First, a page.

Le Relais Bernard Loiseau has one of the best wine cellars on Earth. Period. Overseen by sommelier Eric Goetellmann (the adjective “expert” is too weak to describe his knowledge), the cave holds more than 15,000 bottles from 900 labels. Forty superb ones can be sampled by the glass in the specially equipped Wine Library.
While You’re Here
The hotel is perfect for a vinous, romantic Frenchy getaway where the meal is the main course. But unless you're a gastronomic superhero, you won’t spend your entire stay in the dining room admiring the food and contemplating the canvases by painter Bernard Buffet, close family friend (a real privilege).
Transport yourself to the glamour and pomp of Alexandre Dumaine’s glory days over truly stellar breakfasts in his namesake dining room, a listed historical monument. Excellent fun, especially if culinary history thrills you.
Have a less formal (and less caloric) meal of locally sourced and organic ingredients at Loiseau des Sens, the bistro overseen by chef Virginie Jacquet.
Read in the library, play billiards in divine Charles X décor, smoke in the outdoor oak staircase or in the smoking room (eh oui, you’re in France). Read or sip an apéritif in the peaceful garden.
And make time to visit the multiple-award-winning Spa Loiseau des Sens for pampering as only the French know how to do it. The VIP spa suite is a gorgeous indulgence and experience. Here too, one feels Dominque Loiseau’s distinctive equilibrium of naturality and extravagance.
Like the food, the 33 rooms, in categories like Comfort, Superior, Suites, and one dreamy VIP Spa Suite with its own hammam, are a Burgundian fantasy of antique wood paneling, exposed beams, and traditional tomette-tiled floors. Like the cuisine, the decor and amenities are luxe and impeccable with all the right details. Cozy seating areas. iPhone speakers w docks. Lots of little lamps (very romantic) and a candle in the room. Fluffy as hell bathrobes and room slippers. Loads of well-lit closet space. Bathroom you never want to leave. Towel heater. Magnifying mirror. In other words, you are in the French Country House of your dreams — with all the five-star creature comforts you could ever want.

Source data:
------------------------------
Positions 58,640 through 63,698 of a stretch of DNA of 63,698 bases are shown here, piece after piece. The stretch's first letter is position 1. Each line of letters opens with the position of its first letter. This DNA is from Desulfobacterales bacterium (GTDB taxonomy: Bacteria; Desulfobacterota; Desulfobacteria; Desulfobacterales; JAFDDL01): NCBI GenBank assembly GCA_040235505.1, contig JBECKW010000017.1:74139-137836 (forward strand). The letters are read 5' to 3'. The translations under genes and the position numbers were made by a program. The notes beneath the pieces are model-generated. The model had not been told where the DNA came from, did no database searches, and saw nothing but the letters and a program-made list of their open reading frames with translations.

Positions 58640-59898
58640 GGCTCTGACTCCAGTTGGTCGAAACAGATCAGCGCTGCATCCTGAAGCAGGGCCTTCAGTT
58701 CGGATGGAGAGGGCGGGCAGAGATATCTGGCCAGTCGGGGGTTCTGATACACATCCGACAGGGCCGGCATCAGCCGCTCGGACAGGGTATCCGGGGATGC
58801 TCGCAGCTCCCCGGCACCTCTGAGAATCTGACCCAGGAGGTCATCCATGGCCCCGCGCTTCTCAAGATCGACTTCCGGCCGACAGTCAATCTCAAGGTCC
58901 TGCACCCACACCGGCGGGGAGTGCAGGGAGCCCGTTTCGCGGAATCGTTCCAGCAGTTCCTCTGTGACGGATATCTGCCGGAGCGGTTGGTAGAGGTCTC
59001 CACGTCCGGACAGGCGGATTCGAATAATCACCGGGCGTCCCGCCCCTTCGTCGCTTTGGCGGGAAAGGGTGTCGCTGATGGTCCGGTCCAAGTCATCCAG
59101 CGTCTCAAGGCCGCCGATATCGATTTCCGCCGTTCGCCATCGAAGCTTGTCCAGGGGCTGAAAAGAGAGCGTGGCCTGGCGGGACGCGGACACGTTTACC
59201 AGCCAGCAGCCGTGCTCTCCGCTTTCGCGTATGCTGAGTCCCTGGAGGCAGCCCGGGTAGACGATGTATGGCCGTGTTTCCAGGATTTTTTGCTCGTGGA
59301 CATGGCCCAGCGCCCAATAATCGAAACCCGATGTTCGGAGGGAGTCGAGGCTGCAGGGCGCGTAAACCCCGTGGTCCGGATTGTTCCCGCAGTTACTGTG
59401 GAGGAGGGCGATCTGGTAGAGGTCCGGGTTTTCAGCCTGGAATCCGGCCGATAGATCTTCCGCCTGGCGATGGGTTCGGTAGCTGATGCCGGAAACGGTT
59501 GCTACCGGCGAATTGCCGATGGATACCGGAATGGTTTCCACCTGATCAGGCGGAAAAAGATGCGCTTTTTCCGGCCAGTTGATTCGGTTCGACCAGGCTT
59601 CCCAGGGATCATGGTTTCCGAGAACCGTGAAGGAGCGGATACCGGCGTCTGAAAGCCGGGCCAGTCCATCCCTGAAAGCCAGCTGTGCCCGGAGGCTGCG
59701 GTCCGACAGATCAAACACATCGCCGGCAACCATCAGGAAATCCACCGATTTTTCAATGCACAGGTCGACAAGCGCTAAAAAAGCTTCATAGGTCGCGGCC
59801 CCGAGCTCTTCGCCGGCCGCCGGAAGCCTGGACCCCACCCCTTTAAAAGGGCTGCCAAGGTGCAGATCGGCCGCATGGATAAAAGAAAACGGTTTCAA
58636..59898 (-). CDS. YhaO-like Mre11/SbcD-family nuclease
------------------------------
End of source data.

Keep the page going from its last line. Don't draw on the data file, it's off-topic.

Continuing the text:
The hotel is undergoing a three-year renovation to the rooms and public spaces that will be completed in phases by 2023, to mark the 20th anniversary of Loiseau’s death.
What to Do Nearby
A one-hour drive brings you to Beaune. And though its museum and cavistes are a pleasure, one might be tempted to pretty much stay put; the hotel is an absolute haven.
If you are sporty, the area is wonderfully hilly cycling heaven. I noted ambitious biking tours running around the villages of Beaune. I prefer boozing to biking, and recommend renting a car and wine-tasting responsibly.
Driving to nearby legendary Burgundy domains takes a good hour, but Meursault and Puligny-Montrachet are worth some effort and the drive is pretty. Julien Wallerand, the second-generation owner at Caveau de Puligny-Montrachet, has glorious recommendations. He knows each plot, whether it is on a hillside, and, if so, how steep the slope, how the family has been working both the land and grape, and which year to buy. In other words, deals, finds, and secrets most French people will never tell you.
Good to Know
Loiseau is an empire. In addition to its locations in Beaune and Dijon, there are two restaurants in Paris, one on each bank of the Seine.
At Le Relais, childcare is available in case your romantic getaway involves offspring.
How to Get There
Though there is train service from Paris to Montbard and complimentary hour-long car service from there to the hotel, the trip is long and requires a change of trains. A better option: Rent a car to not only arrive faster but also to explore the villages and vineyards en route.